I did a lot of praying, too. I am not a fervent Catholic, but I am a Catholic, when I prayed, a voice kept telling me that I would not be killed by these men, that I would return to Saigon and would see my family again.

Eventually I became so over poweringly bored that I decided to escape. It was quite simple -- two men were assigned to watch me but one was out of sight and the other was busy boiling water. I just slipped away.

Ten minutes after I escaped I regretted it. I was somewhere deep in Cambodia. The nearest Allied troops scores of miles away through impenetrable jungle. It was hopeless.

I had to keep moving. But by the end of the day I was footsore -- I had lost my plastic sandals in deep mud during one of our many moves -- hungry and thirsty. I had leeches all over my body. I came to another Vietnamese camp and surrendered.

[At the time this article was written, Yves-Michel Dumond was advised by the UPI Bureau Chief to avoid speaking about bad treatment he had received after he escaped because of U.S. Families of POW/MIA's & also worries of retaliation against U.S. soldiers still in POW camps. To read what really happened after his escape, read his story below this article.]

They were aware through radio messages that I had escaped, but obviously not upset about it. I was scarcely even rebuked. I settled down in the new camp and life went on as before.
On July 1 the camp commandant summoned me. I don't know what rank he was because the officers wore the same kind of clothing as the enlisted men, without insignia. But he was the only one that ever spoke to me in French.

He asked me about Bastille Day. I said it was the day that marked the beginning of the French revolution. "A people's revolution," he said. "Perhaps you will be free by that day." He asked me to write a letter to the commander of the eastern front for southern South Vietnam, as the North Vietnamcse call the sector around Saigon.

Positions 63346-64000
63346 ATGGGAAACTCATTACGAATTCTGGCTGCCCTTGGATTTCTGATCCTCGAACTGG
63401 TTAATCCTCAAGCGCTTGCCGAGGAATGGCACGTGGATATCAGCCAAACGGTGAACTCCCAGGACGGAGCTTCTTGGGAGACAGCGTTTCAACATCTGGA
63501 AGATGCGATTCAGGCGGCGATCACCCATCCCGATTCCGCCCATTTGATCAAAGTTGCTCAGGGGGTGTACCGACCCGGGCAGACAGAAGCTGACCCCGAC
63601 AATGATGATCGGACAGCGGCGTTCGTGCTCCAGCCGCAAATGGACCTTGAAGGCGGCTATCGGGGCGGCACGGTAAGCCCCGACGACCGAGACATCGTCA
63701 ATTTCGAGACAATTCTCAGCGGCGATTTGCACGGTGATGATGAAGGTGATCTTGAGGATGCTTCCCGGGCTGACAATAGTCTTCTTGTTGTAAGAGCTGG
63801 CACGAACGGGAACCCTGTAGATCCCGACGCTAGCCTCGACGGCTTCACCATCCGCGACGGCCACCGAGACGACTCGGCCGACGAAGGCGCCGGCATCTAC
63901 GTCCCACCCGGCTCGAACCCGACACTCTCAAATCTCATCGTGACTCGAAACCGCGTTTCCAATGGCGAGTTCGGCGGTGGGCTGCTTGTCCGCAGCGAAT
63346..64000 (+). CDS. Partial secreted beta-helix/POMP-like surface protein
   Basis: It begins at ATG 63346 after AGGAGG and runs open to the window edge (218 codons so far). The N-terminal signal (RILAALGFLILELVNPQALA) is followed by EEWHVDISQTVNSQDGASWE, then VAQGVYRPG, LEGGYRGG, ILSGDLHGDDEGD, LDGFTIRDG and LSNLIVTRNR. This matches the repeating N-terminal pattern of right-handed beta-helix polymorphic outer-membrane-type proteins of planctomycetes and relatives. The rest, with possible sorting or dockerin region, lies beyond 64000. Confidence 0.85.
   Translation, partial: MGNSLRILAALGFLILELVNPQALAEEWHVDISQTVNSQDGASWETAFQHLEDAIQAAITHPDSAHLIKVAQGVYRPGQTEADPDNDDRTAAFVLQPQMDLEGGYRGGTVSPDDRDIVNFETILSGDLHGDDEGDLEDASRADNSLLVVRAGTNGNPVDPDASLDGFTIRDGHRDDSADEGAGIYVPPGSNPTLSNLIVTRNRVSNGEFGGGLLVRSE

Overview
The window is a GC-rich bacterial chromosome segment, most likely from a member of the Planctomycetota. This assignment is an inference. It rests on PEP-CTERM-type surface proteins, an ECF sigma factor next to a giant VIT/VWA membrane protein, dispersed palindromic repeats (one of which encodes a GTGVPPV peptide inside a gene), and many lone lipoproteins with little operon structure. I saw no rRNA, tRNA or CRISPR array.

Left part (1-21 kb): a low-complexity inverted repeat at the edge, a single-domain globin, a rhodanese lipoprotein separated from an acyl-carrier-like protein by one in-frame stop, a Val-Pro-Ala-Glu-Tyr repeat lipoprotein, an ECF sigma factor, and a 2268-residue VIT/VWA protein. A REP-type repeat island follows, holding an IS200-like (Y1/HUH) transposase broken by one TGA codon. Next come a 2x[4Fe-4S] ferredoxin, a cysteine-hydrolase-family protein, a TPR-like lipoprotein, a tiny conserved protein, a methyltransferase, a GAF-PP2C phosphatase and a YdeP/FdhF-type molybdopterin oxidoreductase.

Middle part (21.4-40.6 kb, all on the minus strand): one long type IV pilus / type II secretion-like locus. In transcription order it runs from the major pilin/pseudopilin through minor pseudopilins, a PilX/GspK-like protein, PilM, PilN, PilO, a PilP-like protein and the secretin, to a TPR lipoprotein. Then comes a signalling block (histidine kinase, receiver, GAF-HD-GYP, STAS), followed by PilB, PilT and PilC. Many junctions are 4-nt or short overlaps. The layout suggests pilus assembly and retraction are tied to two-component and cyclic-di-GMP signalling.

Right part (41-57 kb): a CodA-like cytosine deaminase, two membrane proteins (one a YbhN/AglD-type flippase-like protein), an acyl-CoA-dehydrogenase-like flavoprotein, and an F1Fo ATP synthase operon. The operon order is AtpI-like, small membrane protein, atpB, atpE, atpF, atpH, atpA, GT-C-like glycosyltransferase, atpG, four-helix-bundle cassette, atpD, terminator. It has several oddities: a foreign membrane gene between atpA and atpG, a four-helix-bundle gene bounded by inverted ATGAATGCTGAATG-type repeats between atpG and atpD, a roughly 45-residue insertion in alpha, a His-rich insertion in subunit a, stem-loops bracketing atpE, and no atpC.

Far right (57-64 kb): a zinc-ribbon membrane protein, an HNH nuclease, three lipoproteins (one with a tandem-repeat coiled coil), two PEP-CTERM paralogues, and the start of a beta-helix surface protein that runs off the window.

A week later he told me I would be freed, "for the esteem we have for the French and the good relations we have with France."

I had been keeping a diary, but that was taken from me. Then we began making our way back to Vietnam, first along hilly jungle trails, and then through plantation country and finally along an abandoned highway. We moved by night and slept by day in jungle huts or deserted farmhouses.
We went through several villages on bicycles, I sitting on the rear baggage rack. I was told to keep a scarf around my head so the villagers would not recognize me as a non-Oriental and perhaps make trouble.
Finally on Highway 22, inside Vietnam and about 75 miles north of Saigon, we shook hands, my escort officer told me, "when you get back we hope you'll tell the truth. We hope you'll understand that we are fighting for the reunification of Vietnam."